As you are all aware, 2017 marks the 75th anniversary of the founding in 1942 of what became Carleton University. The university celebrated earlier milestones in various ways; for example, in 1982 all departments were required to submit a report to the Dean and President to mark the 40th anniversary. As chairman that year, Josh wrote a report on the Classics Department. While recently clearing out his files, he came across that report, typed on what is now an artifact, a relic of a bygone era – the typewriter. This is, as Ray Clark, noted “a valuable historical piece” which documents the perennial struggle of preserving the traditional elements of any Classics program involving the study of Greek and Latin. The report is presented here in its original charmingly “classical” appearance.

Read A brief account of Classics at Carleton (PDF).


Professor Josh Beer

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The Lecture Series

This is a new endeavour of the newsletter to highlight guest lectures that take place in our department. The first submission is the following review written by Prof. John Gahan:

Troy, Troy, Troy Again

Seats were at a premium in Carleton University’s Paterson Hall Thursday evening, November 3 [2016], for the annual lecture, co-sponsored by the Dean of the Faculty of Arts and Social Sciences[1] and the College of the Humanities, given this year by C. Brian Rose, the James B. Pritchard Professor of Archaeology at the University of Pennsylvania and Head of Post-Bronze Age Excavations at Troy. Professor Rose’s talk was entitled “Assessing the Evidence for the Trojan War: Recent Excavations at Troy.”

The lecture focused on the late Bronze Age materials associated with the legend of Troy. If in the course of his lecture Professor Rose seriously shook our trust in Homer and the Iliad, he did so with a smile on his face and a sense of humour that captivated all. When he was finished talking about the latest finds and what they mean, gone too was Helen, who seems merely to have stood for all the women abducted from east to west and vice-versa to work in the antique textile trade. A war in which Greeks fought Trojans? No, not really. Troy was not that powerful. The Greeks did engage in battles against the Hittites, with whom the Trojans were allied; these were likely the battles that became epitomized as Greece versus Troy in Homer. Finally, the Trojan Horse itself? Probably a siege engine of Homer’s own day which the poet conjured up as the equine that was key to the Greek victory.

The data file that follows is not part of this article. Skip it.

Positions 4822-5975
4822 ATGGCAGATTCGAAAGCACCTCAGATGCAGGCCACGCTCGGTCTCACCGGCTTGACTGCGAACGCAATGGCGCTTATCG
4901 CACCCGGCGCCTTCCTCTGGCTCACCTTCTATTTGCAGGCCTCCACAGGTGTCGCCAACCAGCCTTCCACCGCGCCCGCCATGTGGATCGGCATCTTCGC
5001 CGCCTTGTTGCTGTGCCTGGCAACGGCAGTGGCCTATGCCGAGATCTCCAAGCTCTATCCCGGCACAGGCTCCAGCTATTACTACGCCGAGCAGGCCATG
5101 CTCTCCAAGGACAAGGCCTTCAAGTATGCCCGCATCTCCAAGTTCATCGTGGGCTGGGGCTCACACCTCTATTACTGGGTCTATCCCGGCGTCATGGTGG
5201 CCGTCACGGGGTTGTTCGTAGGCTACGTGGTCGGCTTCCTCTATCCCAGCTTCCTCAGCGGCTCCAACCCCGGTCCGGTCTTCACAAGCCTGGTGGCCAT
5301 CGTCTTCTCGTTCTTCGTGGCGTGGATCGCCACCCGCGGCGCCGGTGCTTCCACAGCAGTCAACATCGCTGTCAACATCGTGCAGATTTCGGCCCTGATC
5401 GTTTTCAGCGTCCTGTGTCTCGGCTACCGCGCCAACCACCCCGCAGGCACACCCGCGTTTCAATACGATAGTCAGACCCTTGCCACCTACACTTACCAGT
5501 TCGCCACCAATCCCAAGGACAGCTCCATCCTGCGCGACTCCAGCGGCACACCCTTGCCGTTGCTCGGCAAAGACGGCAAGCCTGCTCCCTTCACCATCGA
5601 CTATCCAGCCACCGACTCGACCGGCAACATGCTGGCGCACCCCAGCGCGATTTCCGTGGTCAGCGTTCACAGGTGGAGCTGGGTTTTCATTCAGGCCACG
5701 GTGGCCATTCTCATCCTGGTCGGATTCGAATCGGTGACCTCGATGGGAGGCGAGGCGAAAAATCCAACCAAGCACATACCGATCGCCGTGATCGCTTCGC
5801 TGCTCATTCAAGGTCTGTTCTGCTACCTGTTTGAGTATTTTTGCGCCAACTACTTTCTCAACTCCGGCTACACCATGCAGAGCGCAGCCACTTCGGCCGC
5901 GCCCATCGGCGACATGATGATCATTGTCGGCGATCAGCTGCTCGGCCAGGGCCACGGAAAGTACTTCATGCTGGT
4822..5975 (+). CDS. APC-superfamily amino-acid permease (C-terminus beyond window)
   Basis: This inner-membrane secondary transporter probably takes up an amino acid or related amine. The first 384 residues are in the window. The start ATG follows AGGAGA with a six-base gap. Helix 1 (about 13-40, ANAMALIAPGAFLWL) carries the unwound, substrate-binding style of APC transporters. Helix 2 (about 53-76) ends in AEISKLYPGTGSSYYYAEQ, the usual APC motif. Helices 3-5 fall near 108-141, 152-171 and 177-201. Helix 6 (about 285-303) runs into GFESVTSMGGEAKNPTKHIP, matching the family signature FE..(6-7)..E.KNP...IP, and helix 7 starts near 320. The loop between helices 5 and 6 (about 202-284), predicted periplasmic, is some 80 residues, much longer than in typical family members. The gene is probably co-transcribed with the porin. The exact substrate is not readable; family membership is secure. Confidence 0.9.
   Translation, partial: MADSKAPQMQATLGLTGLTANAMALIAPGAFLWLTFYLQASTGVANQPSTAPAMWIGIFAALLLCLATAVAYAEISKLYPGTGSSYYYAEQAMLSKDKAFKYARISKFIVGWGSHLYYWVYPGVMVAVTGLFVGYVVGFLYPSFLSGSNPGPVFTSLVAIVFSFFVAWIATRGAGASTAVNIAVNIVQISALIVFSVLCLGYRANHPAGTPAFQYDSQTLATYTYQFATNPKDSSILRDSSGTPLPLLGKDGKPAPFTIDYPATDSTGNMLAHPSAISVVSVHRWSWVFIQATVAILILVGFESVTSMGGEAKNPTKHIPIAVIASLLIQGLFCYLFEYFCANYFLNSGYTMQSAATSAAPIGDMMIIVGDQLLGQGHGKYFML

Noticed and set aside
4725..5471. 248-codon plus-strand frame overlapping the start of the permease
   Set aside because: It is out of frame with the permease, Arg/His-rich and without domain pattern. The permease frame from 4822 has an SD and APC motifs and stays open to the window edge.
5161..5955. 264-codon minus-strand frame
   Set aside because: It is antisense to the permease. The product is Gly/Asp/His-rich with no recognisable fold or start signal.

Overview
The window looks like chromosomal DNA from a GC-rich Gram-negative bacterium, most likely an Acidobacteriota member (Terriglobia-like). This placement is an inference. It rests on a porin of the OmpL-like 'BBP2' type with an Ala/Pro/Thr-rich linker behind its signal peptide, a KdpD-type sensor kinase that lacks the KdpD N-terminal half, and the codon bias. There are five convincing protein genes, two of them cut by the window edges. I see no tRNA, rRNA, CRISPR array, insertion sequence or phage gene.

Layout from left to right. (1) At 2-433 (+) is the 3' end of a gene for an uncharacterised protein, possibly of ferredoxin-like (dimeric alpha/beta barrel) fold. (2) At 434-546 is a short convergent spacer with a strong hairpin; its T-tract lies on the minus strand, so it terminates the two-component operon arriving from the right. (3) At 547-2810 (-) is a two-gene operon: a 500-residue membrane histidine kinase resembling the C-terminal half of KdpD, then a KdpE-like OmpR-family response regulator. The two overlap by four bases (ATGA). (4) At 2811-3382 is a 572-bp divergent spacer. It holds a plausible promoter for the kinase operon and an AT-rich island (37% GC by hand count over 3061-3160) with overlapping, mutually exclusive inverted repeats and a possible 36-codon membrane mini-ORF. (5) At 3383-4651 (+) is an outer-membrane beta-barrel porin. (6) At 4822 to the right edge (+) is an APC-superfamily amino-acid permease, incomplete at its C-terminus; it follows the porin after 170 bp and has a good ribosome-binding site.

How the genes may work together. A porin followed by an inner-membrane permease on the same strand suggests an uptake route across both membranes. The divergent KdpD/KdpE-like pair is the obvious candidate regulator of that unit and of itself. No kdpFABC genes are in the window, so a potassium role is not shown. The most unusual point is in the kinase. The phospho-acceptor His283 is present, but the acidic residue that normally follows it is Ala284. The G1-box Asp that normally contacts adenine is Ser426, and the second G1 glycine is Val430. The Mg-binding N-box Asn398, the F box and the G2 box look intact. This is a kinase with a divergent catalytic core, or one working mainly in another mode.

The warmth of the applause at the end of Professor Rose’s interesting and informative lecture was testimony to the enthusiasm of his audience. After several meaningful questions and thoughtful responses, everyone adjourned to a reception in the speaker’s honour. May next year’s lecturer be as well received!

Detail from "The Procession of the Trojan Horse in Troy" by Giovanni Domenico Tiepolo

Detail from “The Procession of the Trojan Horse in Troy” by Giovanni Domenico Tiepolo

November was a busy month for guest lectures with another presentation on Homer by Prof. Serrati (U of O) and our own Susan Downie on the mysteries of the Delphic Oracle. Then in January Daryn Lehoux from Queen’s lectured on the famous Antikythera Mechanism, “the most complex technological device from antiquity.” This artifact found on a shipwreck site off the Greek coast at Antikythera in 1901 continues to fascinate as evidenced by the very large crowd at the Hellenic Community Center.

[1] Initiated by Dr. John Osborne, during his tenure as Dean (2005 – 2015).

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Sheri at Sicilian Marzamemi

The Antikythera lecture underlines that ancient desire of people to seek treasures and explore beneath the sea, just as Herodotus described. One of our own students, Sheri Kapahnke, who graduates this spring, had that opportunity in the summer of 2016 and she describes the experience for us in words and pictures:

Marzamemi Maritime Heritage Project

In the Summer of 2016, I had the most incredible opportunity to be a part of an underwater excavation off the southern-most coast of Sicily. The site was the wrecked ship carrying elements to build a Late Antique church. The site of the approximately 1500-year-old wreck raises a number of exciting questions: what does a ship carrying tons of marble look like? Was a normal cargo ship commissioned for the shipment or did it have to be specially built or rebuilt as a marble carrier? Did the ship have a single marble cargo or multiple cargos traveling alongside the architectural elements? What was the ship’s origin and destination? Was this ship part of the Emperor Justinian’s building reform? What did shipping norms and church building norms look like at the brink of the decline of the Roman Empire? And how do we display artifacts from the site to the public?